PRINT October 2013


Ralston Farina in front of the shopwindow display for his performance Look Puzzle Phase 3, 1973, 126 Prince Street, New York, March 23, 1973. Photo: Fred W. McDarrah/Getty Images. Dennis Hermanson/ Ralston Farina Archives.

He called his work “Zeitkunst” (Time Art), directing it not to the audience’s
perception but to their memory of what was perceived.
—David Polonoff, “The Nether World’s a Stage,” East Village Eye

All I remember was he performed in the dark with a suitcase on his lap.
Opened it, shut it, and the next thing I knew the lights were back on.
—Michael Smith, e-mail to the author

I REMEMBER RALSTON FARINA. Or rather, I remember being aware of the name Ralston Farina back in the mid-1970s, in the context of work that was not yet called performance but was something newer and funkier than Happenings.

Maybe I saw the wise-guy Pop-art moniker Ralston Farina—half dog food, half breakfast cereal—on a poster in a Lower Manhattan bookstore or on a postcard from some alternative art space. Or more likely I’d seen the two-page spread in the downtown giveaway Art-Rite that appeared under a facsimile of the artist’s signature and began with the ringing declaration “Ralston Farina is an angry man who came too early and stayed too late,” intriguingly called him “a vagabond without home or tangible art,” and included a few blurry, underlit, barely legible photographs of someone (perhaps this metahippie trickster himself?) sitting in a chair, holding a valise (an enigma clutching a mystery).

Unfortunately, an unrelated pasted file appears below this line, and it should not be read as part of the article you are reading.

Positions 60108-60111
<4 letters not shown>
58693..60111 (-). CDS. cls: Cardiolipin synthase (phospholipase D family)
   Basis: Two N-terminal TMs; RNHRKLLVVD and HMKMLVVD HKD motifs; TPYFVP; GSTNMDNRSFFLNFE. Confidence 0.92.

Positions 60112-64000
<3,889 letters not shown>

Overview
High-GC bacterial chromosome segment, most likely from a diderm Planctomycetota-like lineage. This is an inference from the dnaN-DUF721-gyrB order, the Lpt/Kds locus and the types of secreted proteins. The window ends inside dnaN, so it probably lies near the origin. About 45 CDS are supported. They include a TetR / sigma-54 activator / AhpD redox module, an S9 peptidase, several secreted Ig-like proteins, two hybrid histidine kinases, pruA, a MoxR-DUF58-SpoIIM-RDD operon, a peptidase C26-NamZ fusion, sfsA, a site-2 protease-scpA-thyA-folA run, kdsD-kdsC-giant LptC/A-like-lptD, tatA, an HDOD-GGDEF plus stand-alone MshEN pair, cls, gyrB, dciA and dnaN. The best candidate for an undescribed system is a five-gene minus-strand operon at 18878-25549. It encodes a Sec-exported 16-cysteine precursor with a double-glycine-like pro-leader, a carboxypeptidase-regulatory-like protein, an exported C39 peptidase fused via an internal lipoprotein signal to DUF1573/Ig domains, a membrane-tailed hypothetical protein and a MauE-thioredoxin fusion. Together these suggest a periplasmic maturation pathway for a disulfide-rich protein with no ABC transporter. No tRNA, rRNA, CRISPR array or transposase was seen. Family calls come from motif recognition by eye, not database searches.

Ralston Farina now reemerges as one of the roughly two dozen artists embraced by the Whitney Museum of American Art’s upcoming show “Rituals of Rented Island: Object Theater, Loft Performance, and the New Psychodrama—Manhattan, 1970–1980” (on which I consulted and to which I contributed a catalogue essay). In many ways, though the exhibition includes such elusive figures as Jack Smith and Jill Kroesen, Farina is the most fugitive member of this disparate group as well as the most difficult to represent. (Also appearing on the show’s roster are Vito Acconci, Laurie Anderson, Jared Bark, Ericka Beckman, Richard Foreman/Ontological-Hysteric Theater, Julia Heyward, Ken Jacobs/Apparition Theater of New York, Mike Kelley, Kipper Kids, Sylvia Palacios Whitman, Yvonne Rainer and Babette Mangolte, Stuart Sherman, Theodora Skipitares, Michael Smith, Squat Theatre, Robert Wilson/Byrd Hoffman School of Byrds, and John Zorn/Theatre of Musical Optics.) To my knowledge there are no videotapes of Ralston Farina in performance and surprisingly few photographs—largely because he was an artist who not only eschewed the art object but objected to any documentation of his activities; his works were meant to survive only insofar as they imprinted themselves on the spectator’s mind.

You could say that Steven Robert Snyder (1946–1985), aka Ralston Farina, is simultaneously the Zelig and the Invisible Man of old SoHo. He began his anti-career around 1969 at the Poetry Project at St. Mark’s Church, performing under the name Steve Raven, a pseudonym he had taken as a twelve-year-old in Philadelphia, where he played the Elks Club circuit in a mentalist act with his father. Stage magic predated poetry and performance. Raven’s longtime friend artist and graphic designer Dennis Hermanson remembers a 1969 performance the artist gave in the window of a magic shop on Broadway and Twelfth Street. “He held objects. . . . He would change objects in the window. . . . It was more of a narrative.”